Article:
What is it?
Perhaps more than anything, what the new Toyota GT86 demonstrates is that what car enthusiasts think still matters – because if it didn’t, Toyota would never have built this brilliant car in the first place.
When the board sat down to discuss the project at the beginning of 2007, the idea would have been dismissed in a heartbeat had the opposite been the case. Instead, though, Toyota decided there and then to exact an image makeover in order to appeal to a younger kind of customer – and the GT86 was designated to spearhead that renaissance.
The result is now almost upon us. We’ve driven the car in prototype form twice already and declared it to be bursting with potential. And here, again, we drive it in its virtually finished specification, ahead of its scheduled UK on-sale date of June.
Being an enthusiast, you’ll already know that the car is a joint venture between Subaru and Toyota, and that it has a 2.0-litre boxer engine beneath the bonnet, with 197bhp and 151lb ft on tap. You’ll know, too, that the car is rear-wheel drive, has a six-speed manual or semi-automatic gearbox, and that it weighs a mere 1220kg.
What’s it like?
But what you might not realise is how perfectly these elements gel to deliver a driving experience that is addictive, to put it mildly. Because, after all, nothing can prepare you for just how pure the GT86 is to drive; how sweetly it steers, how well balanced its chassis is near the limit, how crisply its brakes respond, or how incisive it feels when snapping from one direction to another.
Not that the GT86 is in any way vicious or aggressive in its reactions. Quite the opposite, in fact, and that’s a feeling that arrives the moment you climb aboard – and discover a cabin that’s been tailored almost exclusively towards the driver. The driving position is nigh-on perfect, the seat, wheel, dials, pedals and gearlever being so intuitively located that it takes but seconds to feel right at home in the GT86.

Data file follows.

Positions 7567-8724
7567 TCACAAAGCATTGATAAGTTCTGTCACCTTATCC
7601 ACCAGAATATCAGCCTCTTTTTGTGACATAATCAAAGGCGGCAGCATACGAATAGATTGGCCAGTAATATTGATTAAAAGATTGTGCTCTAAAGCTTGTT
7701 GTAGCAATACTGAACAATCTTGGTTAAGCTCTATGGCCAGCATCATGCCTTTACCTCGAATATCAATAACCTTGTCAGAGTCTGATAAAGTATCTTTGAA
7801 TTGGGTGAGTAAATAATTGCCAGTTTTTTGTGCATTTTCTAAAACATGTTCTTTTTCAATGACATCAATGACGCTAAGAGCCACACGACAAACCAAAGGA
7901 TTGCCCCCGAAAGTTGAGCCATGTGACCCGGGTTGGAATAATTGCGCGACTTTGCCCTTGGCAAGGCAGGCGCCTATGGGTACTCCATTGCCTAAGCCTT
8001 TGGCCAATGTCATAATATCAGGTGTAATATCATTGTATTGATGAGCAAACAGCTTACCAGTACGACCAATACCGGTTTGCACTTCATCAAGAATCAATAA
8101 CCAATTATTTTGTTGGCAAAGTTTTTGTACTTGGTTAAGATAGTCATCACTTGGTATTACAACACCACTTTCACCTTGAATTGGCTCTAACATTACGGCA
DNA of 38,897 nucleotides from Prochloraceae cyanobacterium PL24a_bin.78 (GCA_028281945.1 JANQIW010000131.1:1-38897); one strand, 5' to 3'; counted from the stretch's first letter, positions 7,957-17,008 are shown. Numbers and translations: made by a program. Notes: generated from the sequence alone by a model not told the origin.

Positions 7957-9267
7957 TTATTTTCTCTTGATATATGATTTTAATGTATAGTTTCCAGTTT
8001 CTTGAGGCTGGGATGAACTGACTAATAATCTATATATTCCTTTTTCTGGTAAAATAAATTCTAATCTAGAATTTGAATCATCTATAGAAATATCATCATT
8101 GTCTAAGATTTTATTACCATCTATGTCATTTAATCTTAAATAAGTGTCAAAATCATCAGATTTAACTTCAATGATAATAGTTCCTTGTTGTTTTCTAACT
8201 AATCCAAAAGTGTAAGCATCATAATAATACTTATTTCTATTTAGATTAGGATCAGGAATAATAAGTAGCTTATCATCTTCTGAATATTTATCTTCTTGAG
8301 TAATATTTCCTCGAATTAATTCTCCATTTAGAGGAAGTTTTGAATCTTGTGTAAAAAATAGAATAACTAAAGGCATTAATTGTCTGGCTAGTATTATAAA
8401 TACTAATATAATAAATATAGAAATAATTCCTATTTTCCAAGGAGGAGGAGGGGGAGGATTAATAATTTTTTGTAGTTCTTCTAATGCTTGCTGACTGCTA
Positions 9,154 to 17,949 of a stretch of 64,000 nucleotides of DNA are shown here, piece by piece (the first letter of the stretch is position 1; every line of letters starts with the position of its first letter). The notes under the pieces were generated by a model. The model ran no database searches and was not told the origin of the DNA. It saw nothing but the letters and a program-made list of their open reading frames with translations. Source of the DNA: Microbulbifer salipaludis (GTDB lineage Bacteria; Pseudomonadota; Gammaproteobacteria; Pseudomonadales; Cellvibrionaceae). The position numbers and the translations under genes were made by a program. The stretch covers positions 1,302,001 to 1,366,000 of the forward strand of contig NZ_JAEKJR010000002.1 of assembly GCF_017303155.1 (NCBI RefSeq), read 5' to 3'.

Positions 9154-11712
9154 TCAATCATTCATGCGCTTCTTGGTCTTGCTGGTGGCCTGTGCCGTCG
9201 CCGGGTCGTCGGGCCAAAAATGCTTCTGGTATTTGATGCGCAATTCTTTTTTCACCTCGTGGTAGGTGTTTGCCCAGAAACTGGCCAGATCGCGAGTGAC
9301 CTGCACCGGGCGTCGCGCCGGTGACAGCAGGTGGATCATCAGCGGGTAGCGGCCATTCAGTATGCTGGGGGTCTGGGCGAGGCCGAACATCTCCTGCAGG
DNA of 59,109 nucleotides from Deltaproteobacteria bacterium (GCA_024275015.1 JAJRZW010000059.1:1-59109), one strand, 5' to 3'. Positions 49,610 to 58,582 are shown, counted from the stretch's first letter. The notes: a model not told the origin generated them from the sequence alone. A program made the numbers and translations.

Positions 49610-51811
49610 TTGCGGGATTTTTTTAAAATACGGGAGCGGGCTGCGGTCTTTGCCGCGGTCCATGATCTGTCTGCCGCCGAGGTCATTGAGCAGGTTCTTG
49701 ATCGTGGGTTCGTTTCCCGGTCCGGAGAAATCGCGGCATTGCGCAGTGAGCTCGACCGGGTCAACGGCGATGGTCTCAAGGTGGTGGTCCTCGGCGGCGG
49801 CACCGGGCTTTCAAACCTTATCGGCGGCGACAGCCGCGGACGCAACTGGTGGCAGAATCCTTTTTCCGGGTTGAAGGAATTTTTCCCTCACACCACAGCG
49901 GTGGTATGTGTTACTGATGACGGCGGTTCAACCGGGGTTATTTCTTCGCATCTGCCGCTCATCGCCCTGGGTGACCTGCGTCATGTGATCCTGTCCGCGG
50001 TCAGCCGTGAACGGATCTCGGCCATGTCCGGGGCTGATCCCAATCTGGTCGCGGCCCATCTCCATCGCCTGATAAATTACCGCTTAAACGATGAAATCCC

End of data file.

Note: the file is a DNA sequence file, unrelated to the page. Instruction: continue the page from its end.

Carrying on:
Press the button to fire it up and, instantly, you’re greeted by the inimitable thrum of that boxer engine, which responds beautifully to a ‘wap’ on the throttle. Select first and the lever moves with a mechanical precision that’s rare, if not unique in a production Toyota, and as you move away you become aware that the ride is firm but controlled – with just the right amount of compliance; not too stiff but not too soft. And even at 20mph you can tell that the steering feels rather delicious, too.
The first surprise comes when you open the throttle fully to discover that, while reasonable, the amount of acceleration on offer isn’t actually that startling. Toyota claims a fairly modest 0-62mph time of 7.7sec with a top speed of just 137mph. The second surprise arrives when you realise that this matters not one iota, because the moment you aim the GT 86 at some corners, the chassis comes alive, the penny drops and the full significance of what Toyota has achieved with this car becomes apparent.
And at that precise moment, you may even begin to believe that the car you are sitting in could be one of the most important machines of the past 10 years. Because on one level the GT 86 is simply a great little car to drive, one with such a fantastic level of chassis composure that it actually encourages the driver to play around with it where circumstances permit. And that’s a bright enough realisation in itself.